WASHINGTON (Reuters) - President Barack Obama’s fellow Democrats in the U.S. Congress, many upset with him for election losses, are in disarray over what to do about tax cuts for millions of Americans that are set to expire on December 31.
With time running out and high political and economic stakes, Obama is pushing Democratic leaders to determine if they can win an acceptable extension of the cuts, which he could sign into law.
Resurgent Republicans are demanding that all the tax cuts be renewed, including those for wealthier Americans — individuals making more than $200,000 and families above$250,000.
Obama favors renewing the tax cuts only for those at or below those level, saying the nation cannot afford to renew them for wealthier Americans.
Despite a number of options — including renewing all tax cuts or only those for the middle class or tying any extension to a renewal of jobless benefits — there is no indication a consensus is near.
“How the hell should we know when we will figure this out?” said a senior Senate Democratic aide. “This is the Democratic Party,” long known for internal struggles and diverse views.
“It seems like no one is on the same page,” said Chris Krueger of MF Global, a private firm that tracks Washington for investors. “It has the potential to be a train wreck.”
With some Democrats blaming Obama for their loss of control of the House in the November 2 elections, Obama’s ability to rally his troops is being tested on the expiring tax cuts, which were signed into law by Republican President George W. Bush.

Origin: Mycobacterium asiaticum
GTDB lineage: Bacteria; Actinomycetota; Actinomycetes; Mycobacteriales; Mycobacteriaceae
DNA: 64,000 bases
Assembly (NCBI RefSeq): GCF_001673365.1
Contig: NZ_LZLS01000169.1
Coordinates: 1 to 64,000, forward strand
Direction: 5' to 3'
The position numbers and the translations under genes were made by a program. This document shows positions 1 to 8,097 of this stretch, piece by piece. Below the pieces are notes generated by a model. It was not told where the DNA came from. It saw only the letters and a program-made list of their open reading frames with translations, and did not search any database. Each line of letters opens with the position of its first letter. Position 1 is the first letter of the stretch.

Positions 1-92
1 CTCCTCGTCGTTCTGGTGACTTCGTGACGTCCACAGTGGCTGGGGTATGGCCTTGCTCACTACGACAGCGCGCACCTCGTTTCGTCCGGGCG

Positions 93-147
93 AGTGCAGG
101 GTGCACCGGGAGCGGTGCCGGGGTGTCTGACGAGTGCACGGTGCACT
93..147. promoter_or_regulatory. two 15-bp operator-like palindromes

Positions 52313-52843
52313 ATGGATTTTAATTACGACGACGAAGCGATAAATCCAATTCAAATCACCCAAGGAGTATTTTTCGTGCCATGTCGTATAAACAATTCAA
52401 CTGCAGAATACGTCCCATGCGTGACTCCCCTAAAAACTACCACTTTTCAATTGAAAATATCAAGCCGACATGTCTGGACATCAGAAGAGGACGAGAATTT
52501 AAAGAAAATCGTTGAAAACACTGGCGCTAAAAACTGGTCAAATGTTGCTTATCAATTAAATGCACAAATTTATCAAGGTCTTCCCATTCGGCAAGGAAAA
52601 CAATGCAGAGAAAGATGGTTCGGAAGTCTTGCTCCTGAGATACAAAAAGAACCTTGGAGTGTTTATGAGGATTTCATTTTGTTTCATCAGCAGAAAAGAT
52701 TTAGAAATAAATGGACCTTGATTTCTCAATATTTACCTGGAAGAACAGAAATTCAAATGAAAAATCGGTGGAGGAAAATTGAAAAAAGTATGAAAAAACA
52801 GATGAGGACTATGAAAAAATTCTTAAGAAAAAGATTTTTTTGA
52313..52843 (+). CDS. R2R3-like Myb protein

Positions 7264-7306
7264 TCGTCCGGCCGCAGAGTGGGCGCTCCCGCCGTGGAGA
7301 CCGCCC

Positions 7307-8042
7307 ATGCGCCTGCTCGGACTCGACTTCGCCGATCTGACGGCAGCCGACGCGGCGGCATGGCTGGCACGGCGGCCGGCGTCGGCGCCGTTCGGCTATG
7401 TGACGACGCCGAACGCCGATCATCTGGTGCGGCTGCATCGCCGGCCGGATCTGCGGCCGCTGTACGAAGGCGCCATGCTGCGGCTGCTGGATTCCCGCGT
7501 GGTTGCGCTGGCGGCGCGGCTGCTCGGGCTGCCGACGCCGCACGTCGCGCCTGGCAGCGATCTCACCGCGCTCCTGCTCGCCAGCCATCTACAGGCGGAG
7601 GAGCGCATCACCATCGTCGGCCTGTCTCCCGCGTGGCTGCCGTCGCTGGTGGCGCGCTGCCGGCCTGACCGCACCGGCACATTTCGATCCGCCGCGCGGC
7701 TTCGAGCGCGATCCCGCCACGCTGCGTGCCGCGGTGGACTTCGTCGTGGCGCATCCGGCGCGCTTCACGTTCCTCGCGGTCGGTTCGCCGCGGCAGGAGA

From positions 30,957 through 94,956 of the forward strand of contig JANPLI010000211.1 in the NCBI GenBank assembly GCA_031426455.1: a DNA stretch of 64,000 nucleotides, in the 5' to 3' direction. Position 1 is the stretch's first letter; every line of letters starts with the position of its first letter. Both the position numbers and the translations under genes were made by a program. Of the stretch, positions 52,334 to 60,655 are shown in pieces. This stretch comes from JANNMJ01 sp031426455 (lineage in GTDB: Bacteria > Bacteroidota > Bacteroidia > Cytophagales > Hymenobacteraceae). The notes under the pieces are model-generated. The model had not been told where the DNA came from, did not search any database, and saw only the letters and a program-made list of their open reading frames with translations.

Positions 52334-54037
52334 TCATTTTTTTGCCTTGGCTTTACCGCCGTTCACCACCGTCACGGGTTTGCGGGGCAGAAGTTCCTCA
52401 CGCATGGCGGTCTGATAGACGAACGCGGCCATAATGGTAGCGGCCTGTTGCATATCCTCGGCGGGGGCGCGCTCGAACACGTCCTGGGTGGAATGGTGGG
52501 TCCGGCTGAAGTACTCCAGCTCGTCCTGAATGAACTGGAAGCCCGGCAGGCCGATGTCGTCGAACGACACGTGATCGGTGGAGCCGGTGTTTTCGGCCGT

“A lot of our guys, the progressives, don’t want to extend these tax cuts for anyone,” said a senior House Democratic aide. “They never liked them in the first place.”
The aide said some Democrats are now wary of Obama, who convinced them to overhaul the U.S. healthcare system — a landmark achievement that backfired and hurt them with voters.
“Our guys aren’t sure what comes next. Will Obama help them in 2012, or will just be focused on getting himself re-elected?” the aide said.
Obama and some Democrats have made clear since the election that they are open to compromise. Options include raising the thresholds to $500,000 or even $1 million or extending the tax breaks for only a year or two before a permanent agreement can be put in place.
House and Senate Democratic leaders plan to hold votes in December on extending the tax cuts and — barring any deal — it will be only for middle-income Americans.
However, such a move does not now have the votes to pass the Senate where Democrats would need Republican support to clear procedural hurdles in the 100-member chamber.
“There is a reality here that while it might be best to continue the middle-class tax cuts and raise taxes on higher income people, the votes are not there to do that,” said Senator Joe Lieberman, an independent who normally votes with the Democrats.
Republicans are more united than the Democrats, arguing that tax hikes, even for the wealthy, will hurt job creation. The party also has the benefit of knowing it will be in the majority in the House of Representatives as of January following this month’s election results.
Liberals say Democrats are understating their negotiating power, citing polls that show most Americans favor their position.
“In general the Democrats should have the upper hand in this debate,” said Jim Kessler, vice president of Third Way, a moderate Democratic think tank.
“The president ultimately is the person who will decide what he will and will not sign and that is a very strong leverage point.” Kessler said.
“At the same time, Republicans have a completely unified position and, from what I can read, there are six different Democratic positions.”
Additional reporting by Donna Smith, Kim Dixon and Caren Bohan; editing by Chris Wilson